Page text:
If possible take a photo of the group to identify this object that will be everyone’s. Assessment Observe the children ‘s movement in the corners and the way they are involved with the proposals. Note how the reactions of those childrenS more quiet, those that resist contacts, or even those that show a certain euphoria in the face of so much novelty. Day 3 Do once more the play with the photos of the children and with the songs “The canoe turned”; “John stole bread.” Propose once again the corners of diversified activities of clay, house, carts tracks and bugs.

Assemble with the children s the box where your objects will be and choose a corner where it will be kept. Share one more reading and save one more book in the group library. End the day by recovering orally what was experienced by the children

If they announce something that will await them the next day. Make also a climate of surprise, of expectation for new experiences.
Evaluation Invest in interaction with children who demonstrate greater difficulty and endurance. Call them to get some material with you for the organization of the environment, sit next to make a drawing, make yourself a drawing or a sculpture of clay to take home and observe the reactions to these forms of invitation. Do not forget that those childrenwho are apparently thinking that everything is a “party” deserve a special look, a lap, moments of attention to give themselves to the proposals and to understand what is happening to them. Children with the singing ofDiversified activities (at least 3). Do the joke again with the photos. Present in drawing form or through photographs of the children s, each situation of the routine (the teacher must organize this material previously). Talk to the children and what they do at each moment and organize with them the temporal sequence of activities . Say that these pictures or drawings will help you know what they will do in school and that soon after the snack or the play in the park, for example, your parents will come back to pick them up. Stick the picture of the routine in an easily accessible place for children . Evaluation When announcing the moments that portray the routine, tell the child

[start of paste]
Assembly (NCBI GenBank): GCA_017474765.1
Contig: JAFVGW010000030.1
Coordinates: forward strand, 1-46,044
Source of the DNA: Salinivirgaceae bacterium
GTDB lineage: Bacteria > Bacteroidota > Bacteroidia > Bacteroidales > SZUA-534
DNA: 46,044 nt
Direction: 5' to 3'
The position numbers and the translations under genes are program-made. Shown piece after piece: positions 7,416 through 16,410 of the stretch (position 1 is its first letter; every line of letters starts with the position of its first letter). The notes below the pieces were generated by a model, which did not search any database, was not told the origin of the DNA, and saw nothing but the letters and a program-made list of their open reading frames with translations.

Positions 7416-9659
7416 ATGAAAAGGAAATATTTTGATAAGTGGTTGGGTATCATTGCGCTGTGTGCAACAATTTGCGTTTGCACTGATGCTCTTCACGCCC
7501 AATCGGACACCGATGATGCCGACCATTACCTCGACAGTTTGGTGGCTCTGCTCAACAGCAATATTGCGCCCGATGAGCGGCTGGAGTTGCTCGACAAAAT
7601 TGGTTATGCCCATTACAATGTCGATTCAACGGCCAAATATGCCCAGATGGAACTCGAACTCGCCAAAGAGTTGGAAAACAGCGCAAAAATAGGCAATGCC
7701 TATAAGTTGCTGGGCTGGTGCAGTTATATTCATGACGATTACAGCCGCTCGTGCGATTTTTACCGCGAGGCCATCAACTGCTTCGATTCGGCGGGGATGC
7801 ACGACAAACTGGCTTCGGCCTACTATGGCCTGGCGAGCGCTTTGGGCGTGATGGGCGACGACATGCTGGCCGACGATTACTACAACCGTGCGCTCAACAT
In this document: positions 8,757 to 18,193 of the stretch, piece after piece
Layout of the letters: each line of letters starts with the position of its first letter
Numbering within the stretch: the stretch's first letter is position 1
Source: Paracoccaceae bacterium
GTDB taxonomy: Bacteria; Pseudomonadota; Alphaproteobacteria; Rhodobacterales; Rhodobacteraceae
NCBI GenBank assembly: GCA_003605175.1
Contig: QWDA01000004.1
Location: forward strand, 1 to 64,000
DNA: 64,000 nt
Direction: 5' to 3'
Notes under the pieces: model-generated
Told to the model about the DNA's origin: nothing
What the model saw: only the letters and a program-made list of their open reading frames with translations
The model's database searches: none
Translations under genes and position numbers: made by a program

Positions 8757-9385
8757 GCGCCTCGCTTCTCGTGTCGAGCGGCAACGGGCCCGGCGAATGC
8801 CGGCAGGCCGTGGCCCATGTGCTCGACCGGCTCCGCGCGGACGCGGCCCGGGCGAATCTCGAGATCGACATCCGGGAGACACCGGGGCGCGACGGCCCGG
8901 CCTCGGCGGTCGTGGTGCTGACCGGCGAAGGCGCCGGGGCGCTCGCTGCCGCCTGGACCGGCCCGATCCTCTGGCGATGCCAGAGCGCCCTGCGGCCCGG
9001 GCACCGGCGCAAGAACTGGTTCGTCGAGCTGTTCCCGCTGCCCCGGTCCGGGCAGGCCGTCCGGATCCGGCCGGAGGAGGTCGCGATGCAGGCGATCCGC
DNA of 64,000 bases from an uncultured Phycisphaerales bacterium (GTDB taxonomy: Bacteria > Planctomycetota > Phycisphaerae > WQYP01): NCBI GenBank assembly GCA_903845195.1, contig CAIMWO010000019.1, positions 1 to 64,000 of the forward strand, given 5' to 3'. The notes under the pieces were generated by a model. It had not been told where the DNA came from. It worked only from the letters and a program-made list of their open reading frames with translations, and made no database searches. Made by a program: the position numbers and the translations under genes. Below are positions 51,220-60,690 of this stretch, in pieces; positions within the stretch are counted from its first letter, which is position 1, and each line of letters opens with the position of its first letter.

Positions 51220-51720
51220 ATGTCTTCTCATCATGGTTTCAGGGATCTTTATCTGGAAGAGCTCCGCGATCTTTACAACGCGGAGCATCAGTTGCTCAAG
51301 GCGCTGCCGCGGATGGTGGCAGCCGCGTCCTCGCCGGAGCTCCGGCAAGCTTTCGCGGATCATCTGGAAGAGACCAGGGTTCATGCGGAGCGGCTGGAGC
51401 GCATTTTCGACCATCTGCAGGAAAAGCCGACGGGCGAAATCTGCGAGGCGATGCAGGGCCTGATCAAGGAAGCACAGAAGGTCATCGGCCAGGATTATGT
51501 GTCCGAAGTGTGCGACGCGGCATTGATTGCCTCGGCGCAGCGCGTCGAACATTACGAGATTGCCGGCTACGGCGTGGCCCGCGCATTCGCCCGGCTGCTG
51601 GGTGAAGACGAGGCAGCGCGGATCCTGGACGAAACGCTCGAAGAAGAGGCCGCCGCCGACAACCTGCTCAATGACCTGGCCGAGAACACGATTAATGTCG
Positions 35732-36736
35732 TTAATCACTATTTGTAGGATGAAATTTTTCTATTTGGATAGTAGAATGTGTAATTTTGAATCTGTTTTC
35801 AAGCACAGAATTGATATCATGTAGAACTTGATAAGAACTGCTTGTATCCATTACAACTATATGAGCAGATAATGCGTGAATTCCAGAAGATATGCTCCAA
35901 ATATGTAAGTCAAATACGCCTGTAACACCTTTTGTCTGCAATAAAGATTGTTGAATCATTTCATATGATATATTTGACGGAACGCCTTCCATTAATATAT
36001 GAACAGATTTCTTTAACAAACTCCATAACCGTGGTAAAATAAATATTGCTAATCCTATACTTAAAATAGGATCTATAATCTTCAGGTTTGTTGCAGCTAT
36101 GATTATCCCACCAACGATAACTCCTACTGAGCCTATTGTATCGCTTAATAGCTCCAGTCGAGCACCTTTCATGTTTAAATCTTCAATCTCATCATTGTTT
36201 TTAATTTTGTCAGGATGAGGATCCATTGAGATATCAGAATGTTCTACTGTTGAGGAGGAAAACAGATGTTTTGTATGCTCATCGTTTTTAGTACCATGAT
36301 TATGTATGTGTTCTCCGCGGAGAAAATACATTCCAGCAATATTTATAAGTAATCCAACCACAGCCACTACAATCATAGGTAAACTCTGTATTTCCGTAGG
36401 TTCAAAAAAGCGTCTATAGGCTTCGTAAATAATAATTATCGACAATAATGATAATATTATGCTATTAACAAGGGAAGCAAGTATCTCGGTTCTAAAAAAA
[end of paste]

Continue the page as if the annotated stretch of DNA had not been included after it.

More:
S that still cry and show suffering in being in this new environment, what are the situations that will live and when will be the time to review the people in your family every day. Observe the reactions and whenever you cry use this strategy to help reassure the children s 5th day. Get the kidsaround and tell them that they chose to sing the songs they liked the most during the week. When you’re done, go to the routine to find out what to do next. Do one more reading and save one more book in the group library. Comment that, little by little, you will know many stories. Then change the activity and make the group a fruit salad (if possible, ask the day before that each childBring a fruit from home). Or, at lunch, have a picnic outside the school. End the day with a joke. Tell them they’ll be home for two days without coming to school, but a lot of news is waiting for them next week. Tell them that they will play a lot and that the teacher will always be present when they need something. Rating Help the child

S more resistant to approaching to turn feelings into words. Recognize the challenges that remain, but reaffirm that next week you will be back in school to receive them and investigate what games and other situations will make them feel good in this environment. If possible, borrow some book or toy and have him take good care of it and bring it back to school next week. This will help in this process of link building with the school and with the educator.